Ironically, however, while the story behind the Bayeaux Tapestry is very well known, the battle being depicted on the Sueno Stone is a mystery. One possibility is that is shows the defeat by the Scots under Kenneth mac Alpin in the mid 800s. Others feel it shows a battle between resident Picto-Scottish forces and invading Norsemen in the years either side of 900, around the time the nearby Pictish fortress of Burghead was destroyed. And a third interpretation suggests it shows a battle fought in 966 at Forres in which the Scottish King Dubh was killed by the men of Moray. Take your pick: the stone lacks an inscription so it's likely we will never know for sure.'
One thing I can tell you, it's very impressive when you're standing next to it and, if you're in the area it's definitely a must-see.
The foundation stone of the new court house and public offices was laid " with Masonic Honours by the Honourable John Hoyes as officiating Grand Master" on 30th March 1838. The following items were placed in the foundation, which was laid in the south-east corner of the Tower:-
An inscription on parchment,
Coins of the day comprising - a gold sovereign, a silver crown, a silver half-crown, a silver shilling, a silver sixpence, a silver groat, a copper penny and a copper farthing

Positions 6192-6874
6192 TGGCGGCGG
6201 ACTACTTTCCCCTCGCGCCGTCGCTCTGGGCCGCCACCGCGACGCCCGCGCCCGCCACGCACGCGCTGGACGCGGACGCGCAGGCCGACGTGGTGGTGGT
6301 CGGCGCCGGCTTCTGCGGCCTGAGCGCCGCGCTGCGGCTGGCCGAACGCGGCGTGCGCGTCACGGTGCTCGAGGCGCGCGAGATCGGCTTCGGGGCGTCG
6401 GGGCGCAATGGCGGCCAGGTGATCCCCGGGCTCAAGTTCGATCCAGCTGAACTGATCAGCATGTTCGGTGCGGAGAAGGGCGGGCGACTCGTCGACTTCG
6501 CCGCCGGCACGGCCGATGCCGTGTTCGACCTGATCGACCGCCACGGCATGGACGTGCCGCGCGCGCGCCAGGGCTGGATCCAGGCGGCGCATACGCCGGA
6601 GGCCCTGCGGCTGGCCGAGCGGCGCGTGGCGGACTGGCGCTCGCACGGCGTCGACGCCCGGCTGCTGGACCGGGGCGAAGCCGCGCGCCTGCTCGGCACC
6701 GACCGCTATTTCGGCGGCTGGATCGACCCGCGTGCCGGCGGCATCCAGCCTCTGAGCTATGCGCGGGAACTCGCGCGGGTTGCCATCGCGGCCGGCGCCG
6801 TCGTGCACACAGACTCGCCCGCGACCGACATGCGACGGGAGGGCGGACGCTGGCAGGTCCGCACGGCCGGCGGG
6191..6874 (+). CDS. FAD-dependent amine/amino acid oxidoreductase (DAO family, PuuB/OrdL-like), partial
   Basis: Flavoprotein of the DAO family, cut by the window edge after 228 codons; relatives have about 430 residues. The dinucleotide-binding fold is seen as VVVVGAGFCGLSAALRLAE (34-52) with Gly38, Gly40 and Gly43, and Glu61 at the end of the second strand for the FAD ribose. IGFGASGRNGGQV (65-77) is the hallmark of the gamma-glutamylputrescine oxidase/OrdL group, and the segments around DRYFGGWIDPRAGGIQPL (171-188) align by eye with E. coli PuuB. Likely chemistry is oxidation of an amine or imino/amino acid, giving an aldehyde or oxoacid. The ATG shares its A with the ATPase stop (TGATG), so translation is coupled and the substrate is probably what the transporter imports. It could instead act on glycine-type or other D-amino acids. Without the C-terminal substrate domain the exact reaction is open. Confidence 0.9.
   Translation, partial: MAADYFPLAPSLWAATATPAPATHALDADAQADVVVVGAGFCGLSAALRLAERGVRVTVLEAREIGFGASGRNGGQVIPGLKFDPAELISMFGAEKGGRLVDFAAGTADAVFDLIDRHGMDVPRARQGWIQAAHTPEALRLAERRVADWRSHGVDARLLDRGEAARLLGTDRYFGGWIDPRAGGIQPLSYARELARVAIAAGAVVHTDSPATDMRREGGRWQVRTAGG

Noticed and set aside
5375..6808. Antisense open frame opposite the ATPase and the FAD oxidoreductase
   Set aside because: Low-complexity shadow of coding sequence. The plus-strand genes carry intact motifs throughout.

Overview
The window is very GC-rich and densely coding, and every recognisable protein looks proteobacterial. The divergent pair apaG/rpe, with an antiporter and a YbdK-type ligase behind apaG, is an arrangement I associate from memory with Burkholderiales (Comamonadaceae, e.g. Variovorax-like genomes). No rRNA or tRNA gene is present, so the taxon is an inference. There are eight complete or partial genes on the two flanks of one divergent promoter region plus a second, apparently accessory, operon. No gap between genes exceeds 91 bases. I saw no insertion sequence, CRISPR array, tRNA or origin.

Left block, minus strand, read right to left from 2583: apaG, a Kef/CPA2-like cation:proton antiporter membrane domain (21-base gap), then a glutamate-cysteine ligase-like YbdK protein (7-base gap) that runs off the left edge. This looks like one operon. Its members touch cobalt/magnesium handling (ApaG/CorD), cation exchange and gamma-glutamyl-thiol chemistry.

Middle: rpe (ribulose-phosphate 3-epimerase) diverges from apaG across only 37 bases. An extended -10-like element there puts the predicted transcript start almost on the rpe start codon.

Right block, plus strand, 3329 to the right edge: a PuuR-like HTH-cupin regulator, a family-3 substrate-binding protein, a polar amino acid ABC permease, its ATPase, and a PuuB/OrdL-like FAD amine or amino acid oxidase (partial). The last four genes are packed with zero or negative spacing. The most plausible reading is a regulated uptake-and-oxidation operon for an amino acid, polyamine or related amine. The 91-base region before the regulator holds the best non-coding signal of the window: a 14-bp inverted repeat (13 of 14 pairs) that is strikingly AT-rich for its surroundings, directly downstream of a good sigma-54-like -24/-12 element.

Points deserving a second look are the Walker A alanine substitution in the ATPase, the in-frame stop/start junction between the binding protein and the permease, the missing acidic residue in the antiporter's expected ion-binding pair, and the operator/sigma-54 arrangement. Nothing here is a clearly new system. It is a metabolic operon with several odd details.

a Victoria medal
a chronological table
a copy of the Act of Parliament for erecting New Jails, Court Houses etc, for the County of Elgin and Forres and for the Burgh of Forres, an almanac for 1838
an extract of the funds, properties and revenue of the Burgh of Forres 1837,
an extract of the funds and expenditure of Andersons Institution,
three " Forres Gazettes, and Elgin Courant
a copy of the rules and regulations of the Forres Gas Company.
The building was completed in 1849 at a cost of Two thousand and seventy six pounds, 2 shillings and sixpence.
The town council met in the building until its demise in 1976 and since 6th April 1977 the Courtroom has been the home of the Community Council for the Royal Burgh of Forres.
Despite major reconstruction of the Tolbooth which started 1992 the building is seldom used except for monthly meetings of the Community Council, who meet in the Courtroom. The Rent Office is situated downstairs and is used to collect council housing rent and Council Tax payments. The building used to house the Moray Council Archivists but they were deemed unnecessary in 1997 and their work is now undertaken by the Council's Library Section in Elgin.
Despite a controversial choice of colour scheme the Courtroom still holds some vestiges of its former glory.
The listed Town Hall is today the neo-classical facaded building shown in this picture.